This being said, a decent amount of the 3-D CGI background pieces actually looked really good in this movie. There is a montage in the first part of the film where Kumatetsu, Kyūta, Tatara, and Hyakushūbō all travel to meet the various lords of the beast world, and the backgrounds used for each scene with each lord looked truly magnificent to me. That also being said, a giant CGI animal is used for the climax of the film, which was fine enough to do what needs to be done, but it does look weird at certain points, and increasingly so the more it was on screen.
The character designs in this movie are pretty great too, honestly. I really love Kumatetsu’s design, actually, and he probably has the most exaggerated expressions throughout the entire film. Overall, how he was animated and drawn really fit him well, and really made him an enjoyable character. The other character designs are, again, great. I also have a particular like for Ichirōhiko and Jirōmaru’s designs, which continued to be good even as the two of them aged alongside Kyūta.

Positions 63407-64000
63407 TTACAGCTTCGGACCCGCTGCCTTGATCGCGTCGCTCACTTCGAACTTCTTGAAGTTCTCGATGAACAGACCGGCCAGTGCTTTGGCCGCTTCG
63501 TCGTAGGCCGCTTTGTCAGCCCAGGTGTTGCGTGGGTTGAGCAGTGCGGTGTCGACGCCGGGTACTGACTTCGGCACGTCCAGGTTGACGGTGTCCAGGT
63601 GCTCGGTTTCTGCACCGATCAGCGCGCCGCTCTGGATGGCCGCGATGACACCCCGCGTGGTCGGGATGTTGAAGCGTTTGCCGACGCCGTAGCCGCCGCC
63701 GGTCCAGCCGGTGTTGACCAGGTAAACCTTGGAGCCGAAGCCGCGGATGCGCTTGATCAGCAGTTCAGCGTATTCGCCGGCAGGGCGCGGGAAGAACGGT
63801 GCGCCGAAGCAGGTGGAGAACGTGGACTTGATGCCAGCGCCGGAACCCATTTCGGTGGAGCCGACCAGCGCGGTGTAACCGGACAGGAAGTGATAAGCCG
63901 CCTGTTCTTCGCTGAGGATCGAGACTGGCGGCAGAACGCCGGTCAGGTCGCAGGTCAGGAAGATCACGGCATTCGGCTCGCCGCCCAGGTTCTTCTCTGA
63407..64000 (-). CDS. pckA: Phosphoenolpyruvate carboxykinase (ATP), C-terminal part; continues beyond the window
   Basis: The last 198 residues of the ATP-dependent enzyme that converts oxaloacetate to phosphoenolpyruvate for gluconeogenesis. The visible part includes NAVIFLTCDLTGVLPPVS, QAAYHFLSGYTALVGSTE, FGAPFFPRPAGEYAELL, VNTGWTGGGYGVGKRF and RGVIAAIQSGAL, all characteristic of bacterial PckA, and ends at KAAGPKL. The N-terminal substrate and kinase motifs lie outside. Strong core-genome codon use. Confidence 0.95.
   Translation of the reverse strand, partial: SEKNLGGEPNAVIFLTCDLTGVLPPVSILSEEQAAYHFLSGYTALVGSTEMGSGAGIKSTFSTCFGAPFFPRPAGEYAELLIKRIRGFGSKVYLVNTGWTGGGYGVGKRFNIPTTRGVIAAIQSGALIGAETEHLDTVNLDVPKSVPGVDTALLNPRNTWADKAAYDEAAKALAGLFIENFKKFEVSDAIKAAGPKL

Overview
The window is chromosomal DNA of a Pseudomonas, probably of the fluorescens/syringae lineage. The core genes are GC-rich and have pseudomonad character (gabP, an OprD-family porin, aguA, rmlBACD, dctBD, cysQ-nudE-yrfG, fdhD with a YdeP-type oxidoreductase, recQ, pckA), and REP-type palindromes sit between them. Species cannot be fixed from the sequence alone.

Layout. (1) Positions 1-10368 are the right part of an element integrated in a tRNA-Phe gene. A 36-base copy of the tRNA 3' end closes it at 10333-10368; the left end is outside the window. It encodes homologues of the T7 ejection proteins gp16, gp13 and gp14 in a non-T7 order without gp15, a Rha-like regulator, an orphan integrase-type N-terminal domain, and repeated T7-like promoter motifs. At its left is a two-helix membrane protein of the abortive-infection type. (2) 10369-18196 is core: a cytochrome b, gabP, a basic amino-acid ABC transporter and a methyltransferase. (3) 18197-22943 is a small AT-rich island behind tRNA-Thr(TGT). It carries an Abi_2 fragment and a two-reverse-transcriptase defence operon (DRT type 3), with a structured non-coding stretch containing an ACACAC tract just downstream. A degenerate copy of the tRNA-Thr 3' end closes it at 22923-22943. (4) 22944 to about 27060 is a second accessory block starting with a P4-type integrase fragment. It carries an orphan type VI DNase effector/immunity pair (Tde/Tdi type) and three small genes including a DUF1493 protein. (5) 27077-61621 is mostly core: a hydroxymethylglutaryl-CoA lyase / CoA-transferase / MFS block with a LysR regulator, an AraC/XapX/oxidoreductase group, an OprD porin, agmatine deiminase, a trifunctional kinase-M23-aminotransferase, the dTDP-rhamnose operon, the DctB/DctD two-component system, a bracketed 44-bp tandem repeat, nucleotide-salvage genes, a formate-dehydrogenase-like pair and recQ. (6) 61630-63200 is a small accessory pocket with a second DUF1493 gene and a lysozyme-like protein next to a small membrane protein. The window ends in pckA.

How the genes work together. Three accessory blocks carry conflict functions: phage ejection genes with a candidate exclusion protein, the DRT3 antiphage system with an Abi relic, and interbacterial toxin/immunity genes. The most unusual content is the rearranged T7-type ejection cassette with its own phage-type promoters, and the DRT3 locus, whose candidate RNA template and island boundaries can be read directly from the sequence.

The sound design in this film was also pretty good. As you’d expect, the background music seemed orchestral, with strings being used quite frequently throughout the film, although brass and woodwinds also play their part. A particular song that featured the sound of tap-dancing was used in a fight between Kumtetsu and Iōzen early into the movie and it was really cool. The music is given its time to really strut its stuff in the film, especially during the 3-D animated exposition scene at the beginning of the film and the montages used throughout the movie. Sound effect usage was also quite on point. When Kyūta made his first return to the human world, the sounds of the city really helped drive home the differences between the two worlds.